There is a saying that "the law is an ass." As it concerns residential underground oil tanks, it is all too true ($90K Oil Tank Bill Sparks Warning, Aug. 8, North Shore News).
Government authorities, fire officials and insurance companies lament that there are many oil tanks not being attended to. Is this a surprise, when remediation and disposal costs $50,000, $90,000, $150,000? I suppose in reality the sky is the limit.
The tanks that were legal at the time they were installed are now the target of environmentalism, and current owners find themselves stuck with the bill. If the oil tanks are so dangerous why do we not hear of frequent explosions, fires and gross pollution?
The current policy is motivated by environmental correctness and the associated over-zealous application of draconian rules and regulations. The contamination is buried unless searched for: No smell; no visible escape; healthy lawns, shrubs and vegetable gardens; uncontaminated basements, etc.
Common sense suggests the rules could be relaxed to require only the removal of the tanks and the pumping out of residual oil and sludge to prevent more contamination than already exists. Let nature do the rest.
With this approach, the financial risk to the owner would be predictable. Landscape damage would also be minimized. Many owners would probably be far more willing to face a $10,000 bill than an open-ended nightmare.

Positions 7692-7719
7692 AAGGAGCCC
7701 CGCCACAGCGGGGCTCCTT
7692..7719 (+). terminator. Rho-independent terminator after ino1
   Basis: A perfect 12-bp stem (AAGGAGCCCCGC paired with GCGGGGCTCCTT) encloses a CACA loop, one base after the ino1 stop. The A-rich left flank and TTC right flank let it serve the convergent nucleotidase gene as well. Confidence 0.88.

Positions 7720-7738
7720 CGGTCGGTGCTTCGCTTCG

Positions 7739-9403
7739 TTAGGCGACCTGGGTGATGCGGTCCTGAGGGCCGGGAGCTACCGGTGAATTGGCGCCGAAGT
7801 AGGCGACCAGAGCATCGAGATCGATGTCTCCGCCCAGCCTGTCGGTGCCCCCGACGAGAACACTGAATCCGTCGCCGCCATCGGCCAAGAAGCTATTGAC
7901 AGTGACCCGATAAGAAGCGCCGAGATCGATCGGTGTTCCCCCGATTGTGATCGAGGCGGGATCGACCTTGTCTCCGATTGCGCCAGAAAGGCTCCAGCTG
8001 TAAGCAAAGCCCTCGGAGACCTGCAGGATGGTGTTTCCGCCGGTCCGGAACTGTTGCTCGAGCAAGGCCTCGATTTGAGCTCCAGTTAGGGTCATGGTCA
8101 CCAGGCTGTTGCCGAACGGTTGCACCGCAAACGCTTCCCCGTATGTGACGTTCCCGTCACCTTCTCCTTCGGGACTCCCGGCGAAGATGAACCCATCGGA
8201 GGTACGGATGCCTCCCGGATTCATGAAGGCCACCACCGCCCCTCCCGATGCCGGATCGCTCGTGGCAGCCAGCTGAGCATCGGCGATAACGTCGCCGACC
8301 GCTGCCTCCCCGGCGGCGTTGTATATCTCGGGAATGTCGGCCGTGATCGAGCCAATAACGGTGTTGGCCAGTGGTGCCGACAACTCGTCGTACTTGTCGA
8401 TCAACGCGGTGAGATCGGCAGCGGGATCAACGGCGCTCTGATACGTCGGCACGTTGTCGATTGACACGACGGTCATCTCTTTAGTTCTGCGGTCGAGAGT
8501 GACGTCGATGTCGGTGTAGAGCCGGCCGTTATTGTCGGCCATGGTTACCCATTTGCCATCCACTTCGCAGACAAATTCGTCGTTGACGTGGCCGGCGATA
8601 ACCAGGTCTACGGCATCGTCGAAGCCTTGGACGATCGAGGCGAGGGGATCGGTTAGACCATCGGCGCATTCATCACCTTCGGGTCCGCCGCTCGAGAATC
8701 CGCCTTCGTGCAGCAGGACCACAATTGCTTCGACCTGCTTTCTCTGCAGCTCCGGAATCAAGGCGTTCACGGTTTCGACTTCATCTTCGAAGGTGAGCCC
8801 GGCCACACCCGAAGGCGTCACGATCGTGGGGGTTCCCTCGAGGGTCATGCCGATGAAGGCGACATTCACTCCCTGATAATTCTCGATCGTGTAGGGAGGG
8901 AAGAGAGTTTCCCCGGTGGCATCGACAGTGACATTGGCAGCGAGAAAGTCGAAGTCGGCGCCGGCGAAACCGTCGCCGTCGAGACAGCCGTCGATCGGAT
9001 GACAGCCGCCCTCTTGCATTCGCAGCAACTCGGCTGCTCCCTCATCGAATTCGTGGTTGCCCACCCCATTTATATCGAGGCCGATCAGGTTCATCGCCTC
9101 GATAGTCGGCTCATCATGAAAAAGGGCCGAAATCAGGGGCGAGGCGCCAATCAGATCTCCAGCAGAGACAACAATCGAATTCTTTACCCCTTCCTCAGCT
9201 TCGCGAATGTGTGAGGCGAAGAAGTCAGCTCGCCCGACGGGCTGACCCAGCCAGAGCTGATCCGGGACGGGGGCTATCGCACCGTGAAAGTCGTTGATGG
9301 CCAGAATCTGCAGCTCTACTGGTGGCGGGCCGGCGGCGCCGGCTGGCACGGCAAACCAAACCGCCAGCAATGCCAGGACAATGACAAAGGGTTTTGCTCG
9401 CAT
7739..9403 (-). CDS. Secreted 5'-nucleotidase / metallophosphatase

If the rules must remain unchanged, it could be argued that some portion of the remediation costs should be borne by the regulating bodies, as they produced the current situation by developing these onerous regulations.
Much of the problem falls on older the neighbourhoods that used the underground tanks. Meanwhile, those neighbourhoods also incur their full share of taxes to help finance new roads, curbs, lights, underground utilities, and so on for new neighbourhoods, while not receiving many of these benefits for themselves.
As a radical suggestion, maybe new neighbourhoods now should help defray the cost of soil remediation through some increase of taxes for all local taxpayers.
This would help alleviate financial and emotional hardship for "tank owners," and at the same time help the environment by encouraging a more expeditious removal of existing tanks than is now occurring.
Douglas Grant West Vancouver